Movavi Video Editor Plus

  • Add media files to the program
  • Split video into parts, delete unwanted segments
  • Apply artistic effects to videos and photos
  • Join fragments with smooth transitions

Edited by Ben Stockton

January 28, 2021

Best Free Video Editing Software for Mac 2021

Video editing is often considered to be too difficult for beginners to master, but that’s starting to change. Beginner-friendly video editing software is now freely available for Mac users, letting you quickly splice together different video files, switch out audio tracks, add special effects, and more.

Choosing the best free video editor for Mac can be tricky, especially with so many features to consider. Whether you’re a keen amateur or a seasoned professional, these free video editors will help you make the changes you want to create the video you need.

SoftwareBest for (beginners, professionals, etc)Completely free/ free trialRating on a 10-point scale
Apple iMovieBeginnersCompletely free6
Movavi Video Editor Plus for MacBeginners and professionalsFree trial10
LightworksProfessionalsCompletely free8
DaVinci ResolveProfessionalsCompletely free7
BlenderProfessionalsCompletely free4

Best Free Video Editors for Mac

It can be difficult to find the best, easy to use video editors on the market. To help you, here are some of the best video editors available for Mac OS X today.

Apple iMovie [for Absolute Beginners]

It’d be odd to start a list of free video editors for Mac users without mentioning the freely available Apple iMovie first. Pre-installed on every Mac, this free-to-use video editor is the go-to for most beginners, allowing you to edit videos up to 4K in quality.

It isn’t a professional editor like Final Cut Pro, but it does offer many professional-grade features, including the ability to add special effects to your videos. Basic editing is easy, with the ability to create smaller clips, splice together video and audio tracks, import videos from your iPhone or iPad directly, and more.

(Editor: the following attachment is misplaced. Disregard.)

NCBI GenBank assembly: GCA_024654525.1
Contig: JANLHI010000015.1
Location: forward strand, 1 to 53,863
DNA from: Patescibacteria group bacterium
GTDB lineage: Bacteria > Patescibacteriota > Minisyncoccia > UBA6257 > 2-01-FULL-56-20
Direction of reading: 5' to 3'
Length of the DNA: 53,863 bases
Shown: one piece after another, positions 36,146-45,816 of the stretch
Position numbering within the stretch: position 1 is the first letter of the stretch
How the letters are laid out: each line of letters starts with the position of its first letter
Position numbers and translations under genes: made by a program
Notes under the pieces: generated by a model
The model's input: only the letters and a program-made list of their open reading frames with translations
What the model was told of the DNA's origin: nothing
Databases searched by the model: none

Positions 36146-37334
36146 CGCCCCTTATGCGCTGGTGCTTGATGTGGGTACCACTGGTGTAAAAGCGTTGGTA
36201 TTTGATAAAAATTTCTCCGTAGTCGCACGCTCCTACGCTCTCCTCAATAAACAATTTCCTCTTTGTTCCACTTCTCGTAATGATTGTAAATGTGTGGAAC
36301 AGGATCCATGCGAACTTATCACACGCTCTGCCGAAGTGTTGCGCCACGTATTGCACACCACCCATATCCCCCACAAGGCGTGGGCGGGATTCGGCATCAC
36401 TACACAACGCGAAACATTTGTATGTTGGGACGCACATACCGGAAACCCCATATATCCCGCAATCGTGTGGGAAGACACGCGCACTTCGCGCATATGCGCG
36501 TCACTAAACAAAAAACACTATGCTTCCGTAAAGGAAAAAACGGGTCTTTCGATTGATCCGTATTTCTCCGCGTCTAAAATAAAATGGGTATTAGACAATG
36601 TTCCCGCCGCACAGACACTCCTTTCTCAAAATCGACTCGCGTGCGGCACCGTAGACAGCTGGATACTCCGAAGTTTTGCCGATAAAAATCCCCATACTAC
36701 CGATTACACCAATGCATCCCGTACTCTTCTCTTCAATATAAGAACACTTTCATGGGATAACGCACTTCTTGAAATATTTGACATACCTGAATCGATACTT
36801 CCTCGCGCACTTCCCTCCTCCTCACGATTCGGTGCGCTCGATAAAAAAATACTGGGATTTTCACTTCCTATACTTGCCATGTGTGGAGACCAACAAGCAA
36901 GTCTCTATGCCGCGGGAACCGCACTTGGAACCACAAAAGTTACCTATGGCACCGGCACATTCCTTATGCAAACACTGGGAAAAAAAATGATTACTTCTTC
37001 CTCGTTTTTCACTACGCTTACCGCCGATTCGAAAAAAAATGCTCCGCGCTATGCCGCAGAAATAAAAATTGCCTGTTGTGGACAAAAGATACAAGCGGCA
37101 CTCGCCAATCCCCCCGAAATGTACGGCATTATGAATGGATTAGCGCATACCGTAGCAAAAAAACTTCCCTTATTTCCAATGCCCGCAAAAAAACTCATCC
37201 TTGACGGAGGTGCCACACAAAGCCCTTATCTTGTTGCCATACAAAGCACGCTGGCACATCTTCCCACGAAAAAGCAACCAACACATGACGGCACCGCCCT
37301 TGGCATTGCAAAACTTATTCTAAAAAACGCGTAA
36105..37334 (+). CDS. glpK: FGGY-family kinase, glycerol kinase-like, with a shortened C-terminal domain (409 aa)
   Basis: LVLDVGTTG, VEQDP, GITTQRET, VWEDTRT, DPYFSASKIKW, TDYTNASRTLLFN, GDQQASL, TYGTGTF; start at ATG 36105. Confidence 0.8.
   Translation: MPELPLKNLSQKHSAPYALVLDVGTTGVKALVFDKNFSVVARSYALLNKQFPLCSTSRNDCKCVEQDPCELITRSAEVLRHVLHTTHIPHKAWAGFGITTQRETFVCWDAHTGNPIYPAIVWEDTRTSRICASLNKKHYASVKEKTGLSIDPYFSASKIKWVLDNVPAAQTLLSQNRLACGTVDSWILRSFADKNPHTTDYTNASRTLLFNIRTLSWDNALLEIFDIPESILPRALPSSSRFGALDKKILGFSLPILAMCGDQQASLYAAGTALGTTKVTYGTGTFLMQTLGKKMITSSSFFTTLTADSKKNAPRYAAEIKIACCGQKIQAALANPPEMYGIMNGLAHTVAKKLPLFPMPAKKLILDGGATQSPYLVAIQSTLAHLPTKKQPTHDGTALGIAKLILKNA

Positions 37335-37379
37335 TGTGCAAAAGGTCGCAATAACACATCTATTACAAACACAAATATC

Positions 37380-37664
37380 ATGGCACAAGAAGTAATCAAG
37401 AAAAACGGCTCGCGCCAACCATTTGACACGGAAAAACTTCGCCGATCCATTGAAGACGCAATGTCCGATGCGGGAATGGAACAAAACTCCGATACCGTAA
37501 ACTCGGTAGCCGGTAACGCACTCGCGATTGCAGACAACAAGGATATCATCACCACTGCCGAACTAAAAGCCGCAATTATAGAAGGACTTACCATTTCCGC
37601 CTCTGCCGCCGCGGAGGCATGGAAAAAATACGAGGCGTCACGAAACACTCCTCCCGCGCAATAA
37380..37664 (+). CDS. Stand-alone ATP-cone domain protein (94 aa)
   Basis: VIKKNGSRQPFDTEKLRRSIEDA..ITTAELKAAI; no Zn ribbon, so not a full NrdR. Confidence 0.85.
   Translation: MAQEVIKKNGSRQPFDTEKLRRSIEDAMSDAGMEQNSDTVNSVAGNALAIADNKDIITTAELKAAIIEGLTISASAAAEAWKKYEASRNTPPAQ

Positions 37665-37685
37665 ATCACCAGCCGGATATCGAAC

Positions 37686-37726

If you want to carry on editing on the move, you can easily switch to iMovie on iPhone or iPad, with seamless project sharing using AirDrop or iCloud. Some of the advanced features (such as the special effects) are pretty limited, however, especially when you compare it to DaVinci Resolve or Movavi Video Editor Plus for Mac.

iMovie is perfect for beginners who want to get stuck in and learn the basics, but if you’re thinking about turning pro, you’ll probably need to look at alternatives to get the full scope of features you’ll need.

Pros

  • Supports 4K video editing
  • Seamless video editing across Apple devices (including iPhones)
  • Beginner friendly

Cons

  • Limited number of special effects and features
  • Reduced number of editing tracks compared to Final Cut Pro

Movavi Video Editor Plus for Mac [for Amateurs and Professionals]

If you’re looking for a free video editor that includes professional level features but without a huge price tag, consider Movavi’s own Mac Video Editor Plus. Free to try for 7 days, Movavi Video Editor Plus for Mac is a transformative editor that can be adapted to suit your particular editing requirements.

Looking to create basic videos for Instagram? Drop the video into the timeline and add a few pre-made special effects and ready-to-insert intros. Looking to create complex, well-made movies? Take your time building up your video with multiple video clips, audio tracks, visual effects, and more.

Casual snappers will find that features like video stabilization, transitions, and chroma keying help to quickly create complex videos from the source content. Pros, meanwhile, will love the built-in ability to record voiceovers during editing or add a picture-in-picture commentary using a camera, as well as import additional effects from Movavi’s own effects store.

With a simple, drag-and-drop visual interface, beginners are going to love how easy it is to create the videos they want in Movavi Video Editor Plus for Mac. Once the trial period is over, you can upgrade to the full version for a one-off cost of $59.95.

Pros

  • Easy to use interface
  • Many special effects, with additional effects available from the Movavi Store
  • Built-in camera and microphone capture for voiceovers

Cons

  • No Look Up Table (LUT) support

Movavi Video Editor Plus

Your next step in video-making

  • Edit video clips, images, and audio on a timeline
  • Add transitions, filters, titles, and stickers
  • Animate objects using keyframes, use more built-in media
  • Export videos in any popular format

Lightworks [Best for Special Effects]

There’s a reason the Emmy award-winning Lightworks is considered a top-tier video editor by professionals – it’s been used to edit movie classics, from Pulp Fiction to The Wolf of Wall Street. Mac users can take advantage of many of the features it has to offer for free, with some file output options and special effects missing.

Lightworks’ interface follows the industry standard, with an easy-to-use timeline allowing you to manipulate multiple video and audio tracks. With a vast collection of tutorial videos and free-to-use music and video clips, you’re free to let your creative juices flow, although Lightworks’ free version is limited to web-friendly 108p output.

It also supports speed enhancements over other editors, allowing you to quickly import, render, and export videos in the background as you continue to work on files using the power of your graphics card or chipset. If you want to take things even further, you can add enhanced special effects using add-on plugins like Boris FX.